tired of spinning plates?Do you ever feel overwhelmed by all of the plates you’re trying to keep spinning?

If so, you’re not alone. Between our work projects, extracurricular responsibilities, time spent investing in relationships, many of us feel overwhelmed by all of the tasks and responsibilities on our plate. In fact, nearly half of the American population feels more stressed than they did five years ago.

The paradox is that in our effort to maximize our effectiveness and impact (personally or professionally), we commit to so many things that we end up crippling our effectiveness and impact. When we say “yes” to everything, we end up not doing anything well.

3 Ideas for Those Tired of Trying to Keep All the Plates Spinning

So how do we overcome this issue? How do we eliminate the exhaustion we feel by trying to keep all the plates spinning? Here are three ideas I try to keep in mind:

1. Remember that Pruning is Necessary for Growth

Everything we have that is of value has come from being willing to end something that we were doing and go to the next step.

In his book, Necessary Endings, Dr. Henry Cloud makes the argument that we must be able to let go of certain relationships, practices, and phases to create a sustainable rhythm of life.

Dr. Cloud’s key metaphor comes from the world of gardening. A healthy, vibrant, blooming rosebush is beautiful but does not come into being without immense effort. The key to a healthy rosebush: pruning. Getting to the next level always requires pruning, ending something, leaving it behind, and moving on.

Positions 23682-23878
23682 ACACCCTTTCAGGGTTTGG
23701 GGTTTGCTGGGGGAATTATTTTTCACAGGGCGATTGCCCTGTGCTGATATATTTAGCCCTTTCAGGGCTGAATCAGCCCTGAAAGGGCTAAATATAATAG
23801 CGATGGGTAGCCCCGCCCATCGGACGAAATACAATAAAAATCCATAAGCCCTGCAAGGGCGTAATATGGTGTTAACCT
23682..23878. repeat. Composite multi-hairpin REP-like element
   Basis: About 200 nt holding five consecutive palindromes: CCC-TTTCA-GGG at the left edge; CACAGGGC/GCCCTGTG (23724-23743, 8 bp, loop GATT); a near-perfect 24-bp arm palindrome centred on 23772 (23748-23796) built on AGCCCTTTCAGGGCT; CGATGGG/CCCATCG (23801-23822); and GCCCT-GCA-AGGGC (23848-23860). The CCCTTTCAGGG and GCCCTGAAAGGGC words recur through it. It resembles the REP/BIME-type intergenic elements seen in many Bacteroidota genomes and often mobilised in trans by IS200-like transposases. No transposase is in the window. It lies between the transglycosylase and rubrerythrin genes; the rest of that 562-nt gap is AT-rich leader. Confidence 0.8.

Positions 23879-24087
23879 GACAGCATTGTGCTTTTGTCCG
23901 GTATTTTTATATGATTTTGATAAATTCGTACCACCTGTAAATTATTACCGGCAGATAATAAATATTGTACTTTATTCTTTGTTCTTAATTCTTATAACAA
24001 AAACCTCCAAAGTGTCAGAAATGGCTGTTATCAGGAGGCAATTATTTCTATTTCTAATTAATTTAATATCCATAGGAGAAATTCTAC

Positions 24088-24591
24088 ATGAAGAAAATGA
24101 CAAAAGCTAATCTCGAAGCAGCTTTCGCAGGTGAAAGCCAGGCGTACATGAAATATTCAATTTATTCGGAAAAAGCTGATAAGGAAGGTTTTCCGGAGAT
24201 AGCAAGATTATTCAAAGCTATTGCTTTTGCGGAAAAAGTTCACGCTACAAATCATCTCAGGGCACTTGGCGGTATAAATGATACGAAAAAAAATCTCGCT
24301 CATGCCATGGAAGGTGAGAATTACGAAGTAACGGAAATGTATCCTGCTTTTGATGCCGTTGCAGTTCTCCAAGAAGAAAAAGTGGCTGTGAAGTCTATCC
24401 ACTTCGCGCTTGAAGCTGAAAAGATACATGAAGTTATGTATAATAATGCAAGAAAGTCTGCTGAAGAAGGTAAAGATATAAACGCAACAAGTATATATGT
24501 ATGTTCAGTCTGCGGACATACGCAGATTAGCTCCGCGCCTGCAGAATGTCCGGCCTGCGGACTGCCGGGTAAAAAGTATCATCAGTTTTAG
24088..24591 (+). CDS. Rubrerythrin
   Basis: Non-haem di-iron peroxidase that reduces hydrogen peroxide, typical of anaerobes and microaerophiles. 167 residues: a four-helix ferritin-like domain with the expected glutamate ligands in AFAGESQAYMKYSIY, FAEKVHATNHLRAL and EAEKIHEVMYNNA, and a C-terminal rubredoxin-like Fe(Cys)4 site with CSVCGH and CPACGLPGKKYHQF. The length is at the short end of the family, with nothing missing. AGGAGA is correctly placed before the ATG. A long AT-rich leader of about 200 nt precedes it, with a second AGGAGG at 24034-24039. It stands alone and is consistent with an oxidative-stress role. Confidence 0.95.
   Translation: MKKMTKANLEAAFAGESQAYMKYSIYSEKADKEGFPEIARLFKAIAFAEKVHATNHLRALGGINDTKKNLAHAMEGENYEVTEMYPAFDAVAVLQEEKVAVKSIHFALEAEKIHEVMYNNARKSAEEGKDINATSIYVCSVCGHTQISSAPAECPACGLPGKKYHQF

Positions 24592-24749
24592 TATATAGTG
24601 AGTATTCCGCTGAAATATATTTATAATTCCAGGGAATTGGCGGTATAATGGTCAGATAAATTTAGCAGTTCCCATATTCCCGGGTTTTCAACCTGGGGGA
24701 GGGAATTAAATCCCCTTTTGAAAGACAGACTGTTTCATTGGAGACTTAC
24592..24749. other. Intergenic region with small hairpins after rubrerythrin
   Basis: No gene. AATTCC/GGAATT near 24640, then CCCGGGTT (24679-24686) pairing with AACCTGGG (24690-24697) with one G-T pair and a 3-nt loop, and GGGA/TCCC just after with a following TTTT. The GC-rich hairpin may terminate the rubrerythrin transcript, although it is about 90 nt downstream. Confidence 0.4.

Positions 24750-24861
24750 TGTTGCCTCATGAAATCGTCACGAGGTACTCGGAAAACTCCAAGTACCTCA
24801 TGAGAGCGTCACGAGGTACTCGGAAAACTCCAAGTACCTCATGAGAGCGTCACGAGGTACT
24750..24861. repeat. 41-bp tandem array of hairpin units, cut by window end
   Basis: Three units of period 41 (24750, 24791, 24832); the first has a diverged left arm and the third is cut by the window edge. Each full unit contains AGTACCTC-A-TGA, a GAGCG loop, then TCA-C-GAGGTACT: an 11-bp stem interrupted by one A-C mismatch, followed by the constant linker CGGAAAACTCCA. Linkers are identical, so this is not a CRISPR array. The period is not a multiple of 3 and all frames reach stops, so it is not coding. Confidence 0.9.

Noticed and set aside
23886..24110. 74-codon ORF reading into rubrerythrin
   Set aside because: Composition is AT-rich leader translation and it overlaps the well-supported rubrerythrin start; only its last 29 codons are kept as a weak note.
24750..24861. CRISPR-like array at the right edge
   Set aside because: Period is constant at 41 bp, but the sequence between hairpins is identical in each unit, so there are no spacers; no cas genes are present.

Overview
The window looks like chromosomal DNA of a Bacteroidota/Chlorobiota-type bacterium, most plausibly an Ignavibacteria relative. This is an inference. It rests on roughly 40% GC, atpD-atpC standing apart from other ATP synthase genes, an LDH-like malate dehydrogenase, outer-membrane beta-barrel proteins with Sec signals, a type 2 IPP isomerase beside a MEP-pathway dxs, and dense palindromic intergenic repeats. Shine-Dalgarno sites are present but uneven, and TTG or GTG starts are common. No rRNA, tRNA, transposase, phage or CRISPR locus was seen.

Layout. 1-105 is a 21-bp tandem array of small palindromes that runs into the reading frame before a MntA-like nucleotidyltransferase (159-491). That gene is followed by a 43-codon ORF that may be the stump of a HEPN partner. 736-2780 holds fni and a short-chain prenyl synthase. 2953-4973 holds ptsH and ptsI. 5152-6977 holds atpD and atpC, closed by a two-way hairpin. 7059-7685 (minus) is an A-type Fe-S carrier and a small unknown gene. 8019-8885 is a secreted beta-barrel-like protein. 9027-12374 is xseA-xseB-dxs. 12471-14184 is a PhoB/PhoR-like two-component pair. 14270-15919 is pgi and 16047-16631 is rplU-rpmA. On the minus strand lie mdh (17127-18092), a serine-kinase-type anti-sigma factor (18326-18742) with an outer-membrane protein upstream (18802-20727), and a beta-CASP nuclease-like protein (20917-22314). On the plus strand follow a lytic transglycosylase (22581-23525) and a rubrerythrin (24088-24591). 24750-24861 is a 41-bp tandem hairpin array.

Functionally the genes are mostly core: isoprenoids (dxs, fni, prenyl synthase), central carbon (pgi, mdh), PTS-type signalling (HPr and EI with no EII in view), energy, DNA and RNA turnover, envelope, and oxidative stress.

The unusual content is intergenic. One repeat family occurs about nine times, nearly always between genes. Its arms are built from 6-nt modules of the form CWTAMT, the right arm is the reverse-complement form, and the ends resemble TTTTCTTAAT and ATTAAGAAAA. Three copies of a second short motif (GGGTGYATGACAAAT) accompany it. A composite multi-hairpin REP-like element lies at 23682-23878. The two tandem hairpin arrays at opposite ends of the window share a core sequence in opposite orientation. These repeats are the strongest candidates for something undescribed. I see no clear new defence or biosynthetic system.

2. Identify the 3-4 Essential Responsibilities that will Help you Achieve what you want to Accomplish

There are so many things in our lives that truly are not essential to what we want to accomplish. Whether it is an invitation to an event that we accept out of guilt, or taking on a project at work that does not help us achieve our overall objectives, we all have numerous things that we are faced with every day that are not essential.

In his book, Essentialism, Greg McKeown encourages us to identify the “vital few” responsibilities that will actually take us where we want to go from the “trivial many” that are wasting our time.

Taking time to identify the three to four “big rocks” that will lead us towards what we’re hoping to achieve ultimately will give us a plumb line to measure against all the plates we’re trying to keep spinning.

3. Quit something this Thursday

This is an idea author Bob Goff became famous for after explaining that he uses the idea to quit something every Thursday as a way to force himself to shake things up and bring change. For example, one Thursday he quit leaving phone messages. Another Thursday he quit having an office.

“I used to be afraid of failing at something that really mattered to me, but now I’m more afraid of succeeding at things that don’t matter.” – Bob Goff

Whether you pick Thursday, or Friday, or Monday it doesn’t matter. The idea is to get into the habit to quit doing the things that hold you back.

Remove a Few Plates Before They All Come Shattering Down

Do you ever feel like you’ve got too much on your plate right now? Look at your project list at work and wonder, “How the heck am I going to get all of this done?” When someone asks how things are going, is your first response, “busy”?

If so, my hope is that this post would challenge you to think differently about how you approach the things on your plate.

What are some other ways we can overcome some of the pressure of keeping all the plates spinning?